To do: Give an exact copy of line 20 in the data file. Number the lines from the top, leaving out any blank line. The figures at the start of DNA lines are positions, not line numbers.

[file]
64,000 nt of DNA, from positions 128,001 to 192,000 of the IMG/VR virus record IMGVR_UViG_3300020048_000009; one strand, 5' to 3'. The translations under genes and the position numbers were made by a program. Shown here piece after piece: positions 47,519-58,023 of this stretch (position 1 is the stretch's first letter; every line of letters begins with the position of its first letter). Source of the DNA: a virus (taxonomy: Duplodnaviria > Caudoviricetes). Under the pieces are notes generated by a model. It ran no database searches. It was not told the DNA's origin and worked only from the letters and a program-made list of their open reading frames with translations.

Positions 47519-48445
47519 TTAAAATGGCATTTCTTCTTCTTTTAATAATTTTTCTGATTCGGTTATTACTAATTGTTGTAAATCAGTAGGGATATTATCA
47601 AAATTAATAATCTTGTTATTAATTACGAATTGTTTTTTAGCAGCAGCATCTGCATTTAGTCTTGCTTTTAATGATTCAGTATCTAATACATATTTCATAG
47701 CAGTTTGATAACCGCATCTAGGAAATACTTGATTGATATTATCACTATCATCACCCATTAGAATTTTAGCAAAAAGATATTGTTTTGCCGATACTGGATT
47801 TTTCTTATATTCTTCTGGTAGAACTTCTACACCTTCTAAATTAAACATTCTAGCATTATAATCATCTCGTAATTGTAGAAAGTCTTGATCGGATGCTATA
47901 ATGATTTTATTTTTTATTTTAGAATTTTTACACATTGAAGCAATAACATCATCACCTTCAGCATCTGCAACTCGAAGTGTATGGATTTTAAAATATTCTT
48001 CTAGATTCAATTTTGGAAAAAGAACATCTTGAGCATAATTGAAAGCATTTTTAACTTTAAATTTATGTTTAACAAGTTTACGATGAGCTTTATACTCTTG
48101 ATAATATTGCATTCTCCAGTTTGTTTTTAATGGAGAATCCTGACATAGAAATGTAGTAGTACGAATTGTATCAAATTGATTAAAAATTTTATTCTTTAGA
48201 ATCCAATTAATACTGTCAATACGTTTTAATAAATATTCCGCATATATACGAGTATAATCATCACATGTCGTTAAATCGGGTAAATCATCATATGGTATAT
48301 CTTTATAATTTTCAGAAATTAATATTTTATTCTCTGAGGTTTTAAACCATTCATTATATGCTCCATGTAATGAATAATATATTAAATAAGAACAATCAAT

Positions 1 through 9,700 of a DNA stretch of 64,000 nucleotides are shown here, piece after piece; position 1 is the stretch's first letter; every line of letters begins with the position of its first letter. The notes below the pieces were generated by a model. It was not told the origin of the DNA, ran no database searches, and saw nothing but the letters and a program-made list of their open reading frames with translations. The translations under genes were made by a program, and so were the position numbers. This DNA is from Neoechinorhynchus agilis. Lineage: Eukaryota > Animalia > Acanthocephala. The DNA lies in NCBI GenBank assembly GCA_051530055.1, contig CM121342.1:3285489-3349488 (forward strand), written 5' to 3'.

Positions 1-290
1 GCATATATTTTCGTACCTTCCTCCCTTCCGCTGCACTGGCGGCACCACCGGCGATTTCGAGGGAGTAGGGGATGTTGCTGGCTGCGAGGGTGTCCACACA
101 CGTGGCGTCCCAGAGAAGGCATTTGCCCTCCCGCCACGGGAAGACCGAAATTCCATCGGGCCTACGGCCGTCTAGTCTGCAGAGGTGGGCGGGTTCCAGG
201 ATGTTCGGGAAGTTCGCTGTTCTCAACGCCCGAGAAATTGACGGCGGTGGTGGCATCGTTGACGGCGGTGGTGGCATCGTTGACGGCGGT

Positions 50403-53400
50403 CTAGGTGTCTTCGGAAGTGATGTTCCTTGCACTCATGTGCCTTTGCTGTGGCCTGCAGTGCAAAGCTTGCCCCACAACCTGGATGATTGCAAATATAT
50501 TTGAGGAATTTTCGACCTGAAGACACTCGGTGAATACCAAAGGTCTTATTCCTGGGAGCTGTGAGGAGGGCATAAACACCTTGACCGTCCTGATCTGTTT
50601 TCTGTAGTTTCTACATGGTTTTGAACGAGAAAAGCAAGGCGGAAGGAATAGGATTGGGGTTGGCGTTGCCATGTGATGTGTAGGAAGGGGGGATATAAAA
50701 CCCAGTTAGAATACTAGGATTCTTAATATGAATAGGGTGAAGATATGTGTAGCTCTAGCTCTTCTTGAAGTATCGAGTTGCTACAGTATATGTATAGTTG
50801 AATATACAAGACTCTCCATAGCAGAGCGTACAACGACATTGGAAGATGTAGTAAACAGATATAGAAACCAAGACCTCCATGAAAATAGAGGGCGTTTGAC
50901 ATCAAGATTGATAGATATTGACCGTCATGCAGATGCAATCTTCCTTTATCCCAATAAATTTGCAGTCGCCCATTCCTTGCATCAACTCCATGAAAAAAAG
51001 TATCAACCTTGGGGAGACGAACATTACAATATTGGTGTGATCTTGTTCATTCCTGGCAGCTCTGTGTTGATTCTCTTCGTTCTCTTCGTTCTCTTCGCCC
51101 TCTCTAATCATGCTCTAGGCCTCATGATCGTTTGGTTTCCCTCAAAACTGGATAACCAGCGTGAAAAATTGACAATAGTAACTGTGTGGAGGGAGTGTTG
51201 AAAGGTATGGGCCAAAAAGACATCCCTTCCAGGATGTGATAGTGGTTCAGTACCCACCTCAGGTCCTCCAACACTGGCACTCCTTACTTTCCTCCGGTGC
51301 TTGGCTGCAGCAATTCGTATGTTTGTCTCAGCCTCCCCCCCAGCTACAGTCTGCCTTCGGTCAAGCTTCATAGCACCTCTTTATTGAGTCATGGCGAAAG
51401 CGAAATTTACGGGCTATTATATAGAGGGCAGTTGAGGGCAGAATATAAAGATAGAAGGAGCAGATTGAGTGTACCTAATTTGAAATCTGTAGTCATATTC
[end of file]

50601 TCTGTAGTTTCTACATGGTTTTGAACGAGAAAAGCAAGGCGGAAGGAATAGGATTGGGGTTGGCGTTGCCATGTGATGTGTAGGAAGGGGGGATATAAAA